Home Studio Acoustics 101. Section 2. Isolation.


Isolation is a big need and frankly one of the hardest things to achieve in a home studio. Basically you want to keep all unwanted noise out. Recording an intimate vocal or acoustic guitar while the trash truck outside of your house beating the trashcans into submission isn’t so desirable in your recording. Dogs barking and old hill-billy East Texas trucks aren’t welcome either.

Mass is a key to isolation. The more dense your construction materials the better because sound is more impervious to dense materials. This has to do with the molecular structure of the materials themselves. Not going there.

If you have the opportunity to have separate mix and recording rooms do it. This “isolates” the element being recorded from other noise producing elements such as computers, monitor speakers, engineers, etc. Typically these separate spaces are divided by a wall or two and sometimes include a double, non-parallel paned window for visual communication. Here is a pic of a studio I was blessed to help build the acoustics for in Lubbock. This is an example of the one of the isolated recording spaces.

In my case, I have not had the luxury of having 2 permanent separate rooms setup for recording purposes. Right now I rock a single room that I use for both recording and mixing. When in the same space as the musician, I monitor the recordings with headphones and try my best not to move and create chair and floor noises. I do use some home-made tube traps (more on this later) to create a “wall” around the instrument or vocal to help with isolation. Moveable walls called “Gobos” are easy to construct and can incorporate sound absorbing materials and diffusion as well.

If possible the desired construction of a space suitable for recording consists with the concept of double-wall construction. Essentially, a room within a room. This is actually 2 walls, doors, or window panes is with a small space between them. The purpose of this is that when one is hit with the sound and then travels through, the vibrations from the first wall are not passed on to the next because they are not touching. Also, this air space helps dissipate the passed sound by reflecting back and forth within the gap. In some cases the walls are purposefully not parallel to reduce resonance. Expensive noise isolating double-wall construction, doors and windows are not really an option in most home studio budgets. Commercial studios actually spend millions on construction dollars into creative ways to reduce potential problems from unwanted noise.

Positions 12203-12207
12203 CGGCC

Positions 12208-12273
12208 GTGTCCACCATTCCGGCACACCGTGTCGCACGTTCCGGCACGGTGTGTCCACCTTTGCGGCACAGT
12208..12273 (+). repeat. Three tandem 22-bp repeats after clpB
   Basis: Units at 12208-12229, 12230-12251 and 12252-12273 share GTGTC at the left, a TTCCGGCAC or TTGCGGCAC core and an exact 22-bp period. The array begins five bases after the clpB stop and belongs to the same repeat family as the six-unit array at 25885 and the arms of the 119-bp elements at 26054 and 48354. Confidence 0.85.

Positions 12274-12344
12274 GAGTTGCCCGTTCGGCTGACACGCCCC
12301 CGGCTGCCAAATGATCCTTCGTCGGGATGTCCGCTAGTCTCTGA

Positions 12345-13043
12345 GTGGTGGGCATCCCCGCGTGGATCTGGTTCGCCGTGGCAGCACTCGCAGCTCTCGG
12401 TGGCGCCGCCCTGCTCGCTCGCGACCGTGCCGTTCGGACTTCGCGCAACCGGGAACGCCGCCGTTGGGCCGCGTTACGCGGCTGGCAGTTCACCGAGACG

Most of the places I’ve used for recording have in been temporary and rented facilities. For me, it’s all about what I can to do to minimize the small things that are within my control. The outside door to my studio and windows both rattle at lower frequencies if not tamed with some inexpensive weather stripping from Lowes or Home Depot to fill these gaps. The doors in my space have weather stripping to help seal the room as much as possible too.

Another equally annoying noise is the heating and air conditioning units and the air they push through vents. Many suggest over adequate air handlers that super cool or heat the studio air with quick bursts. These units are placed at a distance for the recording space to help eliminate the mechanical noises associated with them. My favorite and obviously less expensive alternative is the handy “OFF” option on our HVAC system. When we are recording, I set it to OFF and when we are breaking or listening I move it back to the on position. Ask any small/home studio engineer and they’ll agree this is very common.

Distance from the source of the noise is great too and make off the road, out of the city studios desirable. The best way for me to avoid outside nuisances is to plan recording sessions during quite times. In the strip mall space we had for Studio Java/Dixon Productions a few years ago, this was in the evenings typically after 7. Then and on weekends. Fortunately, this is also some of the best hours for musicians. In my space now (our house) this is great time as well except for the noises that permeate from the adjacent rooms, my girls. I do my best to plan sessions when they can leave for a few hours or over night. Seems to never fail though that when I do plan sessions time at off-peak hours, turn off the HVAC system, etc… dogs that I’ve never heard before in my life seem to have barking competitions and birds outside our windows chirp with excessive joy.

Isolation is a beast to conquer correctly in a home studio environment. For me it’s all about the small things I can do such as weather stripping and planning sessions at quieter times of the day. Many times ABSORPTION is a great solution to help minimize “leakage”. Thick curtains is a great example of reducing and therefor helping isolate the outside world.

ABSORPTION will be covered in section 3.

2 Replies to “Home Studio Acoustics 101. Section 2. Isolation.”

  1. You always amaze me with your knowledge. :) you are so smart!!!! I am proud of your knowledge and ability in this area that you love so much. I hope someday that you can have the studio space that you would love. :)

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